225th Anniversary – Black Catholics

Thank you for the joy of continuing our celebration of the 225th anniversary of the Premier See, the Archdiocese of Baltimore. I especially want to thank those who organized this wonderful event today, the Mass we are celebrating, the Black Catholic history exhibit, and the reception.

How important that we gather to remember our fellow Catholics of African descent who went before us; to remember their lives, their contributions to Church and society, their sufferings, frustrations, and tribulations, their gifts and achievements. We are standing on their shoulders.

How important that we give thanks to the Lord for the example of courageous and persistent faith they left for us, to give thanks to God for the path of freedom they cleared for us, and for the opportunities their sacrifices have made possible.

And how important that we not only remember and give thanks but also that we pray to follow in their footsteps; that we be attentive to their prayers for us from their place in eternity; and that we pray for them asking the joy of heaven. Let’s allow the light of today’s Scripture to guide us as we remember, give thanks, and pray!

Proverbs 31:10-13; 19-20; 30-31
And let’s begin with the reading from the Book of Proverbs. That Scripture reading paints a picture of an industrious woman. The woman in that reading was a wife and mother who had the trust of her husband and the love of her children. She was a woman who never stopped working for her family but also found time to reach out to the poor and the needy. She wasn’t just beautiful to look at; she had deep inner beauty, the beauty that comes from living a virtuous life, the beauty that comes when we give ourselves to others in love.

Servant of God Mother Mary Lange was not a wife but she was the spouse of Christ; and Jesus entrusted to her not only a mission but a family… the growing black Catholic family in the City of Baltimore. It was a family that had been represented in Maryland from the moment that the Ark and the Dove landed on St. Clement’s Island in 1634. It was a family of faith that managed to survive in Colonial Maryland, and by 1790, there was a congregation of Black Catholics at St. Mary’s Seminary on Paca Street. When Elizabeth Lange arrived at Fells Point, she soon saw what needed to be done; she saw the need to educate the young and to form them in the faith. Like the industrious woman in Proverbs, she teamed up with Fr.James Mary Hector Nicholas Joubert, and in 1829 founded the Oblate Sisters of Providence. Today it’s hard to imagine the obstacles she faced in founding the first African-American congregation of religious women in our country; and in founding the first Catholic institution of learning for African Americans in our country, (and how grateful we are today to be at St. Frances Academy!) Where would we be without the faith, courage, and industry of Mother Lange? We give thanks for her life and we pray for her speedy canonization!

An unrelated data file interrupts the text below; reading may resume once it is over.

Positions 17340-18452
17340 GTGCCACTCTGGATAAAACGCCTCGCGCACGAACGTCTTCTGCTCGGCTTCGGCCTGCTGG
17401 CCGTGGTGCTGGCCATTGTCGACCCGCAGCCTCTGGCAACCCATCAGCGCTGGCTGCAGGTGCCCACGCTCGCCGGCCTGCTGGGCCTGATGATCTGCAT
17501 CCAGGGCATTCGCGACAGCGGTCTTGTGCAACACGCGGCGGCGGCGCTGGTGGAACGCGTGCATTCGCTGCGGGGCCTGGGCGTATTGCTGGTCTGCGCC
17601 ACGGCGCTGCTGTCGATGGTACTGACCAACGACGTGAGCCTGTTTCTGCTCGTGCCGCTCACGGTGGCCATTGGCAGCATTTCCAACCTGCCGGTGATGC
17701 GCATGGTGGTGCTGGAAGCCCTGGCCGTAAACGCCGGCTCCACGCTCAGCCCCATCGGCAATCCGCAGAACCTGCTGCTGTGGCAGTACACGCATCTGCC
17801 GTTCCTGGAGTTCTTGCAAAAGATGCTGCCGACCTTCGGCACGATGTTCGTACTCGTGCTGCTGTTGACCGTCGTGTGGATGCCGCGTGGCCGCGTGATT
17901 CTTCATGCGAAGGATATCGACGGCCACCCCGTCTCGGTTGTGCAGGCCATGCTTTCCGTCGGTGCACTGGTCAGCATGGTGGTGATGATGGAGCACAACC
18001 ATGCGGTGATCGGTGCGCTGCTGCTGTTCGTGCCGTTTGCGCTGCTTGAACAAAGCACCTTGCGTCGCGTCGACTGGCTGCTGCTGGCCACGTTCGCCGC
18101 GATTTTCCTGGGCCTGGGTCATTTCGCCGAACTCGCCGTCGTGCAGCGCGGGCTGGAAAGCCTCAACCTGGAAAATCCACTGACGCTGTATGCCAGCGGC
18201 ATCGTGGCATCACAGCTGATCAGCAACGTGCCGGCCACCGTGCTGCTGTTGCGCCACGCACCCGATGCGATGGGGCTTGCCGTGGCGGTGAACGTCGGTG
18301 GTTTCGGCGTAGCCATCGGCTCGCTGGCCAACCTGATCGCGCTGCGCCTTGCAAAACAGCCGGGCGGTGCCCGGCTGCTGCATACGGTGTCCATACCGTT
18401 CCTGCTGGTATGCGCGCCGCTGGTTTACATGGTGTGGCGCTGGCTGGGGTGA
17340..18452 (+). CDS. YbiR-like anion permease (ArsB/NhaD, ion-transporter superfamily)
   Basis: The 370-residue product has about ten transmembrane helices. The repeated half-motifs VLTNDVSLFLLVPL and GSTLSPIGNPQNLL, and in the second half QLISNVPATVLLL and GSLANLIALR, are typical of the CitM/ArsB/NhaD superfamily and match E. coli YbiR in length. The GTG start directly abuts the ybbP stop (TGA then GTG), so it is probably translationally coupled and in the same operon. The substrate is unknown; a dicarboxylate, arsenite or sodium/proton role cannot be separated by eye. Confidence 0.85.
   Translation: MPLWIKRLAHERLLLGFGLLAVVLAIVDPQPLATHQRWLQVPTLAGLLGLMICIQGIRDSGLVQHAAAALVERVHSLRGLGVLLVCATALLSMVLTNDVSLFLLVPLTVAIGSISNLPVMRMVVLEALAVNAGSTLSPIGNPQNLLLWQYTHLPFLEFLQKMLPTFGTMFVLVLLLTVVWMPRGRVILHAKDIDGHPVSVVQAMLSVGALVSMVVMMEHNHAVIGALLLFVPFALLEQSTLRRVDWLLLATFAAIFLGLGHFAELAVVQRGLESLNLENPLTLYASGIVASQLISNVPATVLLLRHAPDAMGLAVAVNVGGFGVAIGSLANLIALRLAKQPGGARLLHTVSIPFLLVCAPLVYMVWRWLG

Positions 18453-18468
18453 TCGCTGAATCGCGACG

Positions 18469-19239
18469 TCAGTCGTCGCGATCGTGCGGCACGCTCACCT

But Mother Lange has successors. She has a valiant successor in Sr. John Francis Schilling, the President of this Academy and in Sister Alexis Fisher and all the Oblate Sisters of Providence! And let me share a little of my own experience. As a young priest I was privileged to serve in two predominately African American parishes, St. Vincent de Paul at M and So. Capitol St. in Washington and St. Joseph Parish in Largo, in P.G. county. In those parishes and in my work with Catholic schools, time and time again I’ve met in the African American community the valiant, industrious, woman in today’s first reading… mothers, grandmothers, great-grandmothers who work unbelievably hard to help their children and grandchildren fulfill their God-given potential. The history of African-American Catholics in this Archdiocese and beyond is largely written by these valiant women whose names are lost to history. Let us remember! Let us give thanks! Let us pray with them and for them!

Matthew 25:14-30
In the Gospel, we’re told about putting our talents to good use. Instead of burying our talents in the ground, we need to invest what God has given us so we can become the persons he meant us to be.

Today we remember Catholics of African descent who invested their talents, their gifts, their time and energy so that they would know, love, and follow Christ; and so that we, their descendants would know, love, and follow Christ & strengthen the life of the Church, here in Baltimore and beyond.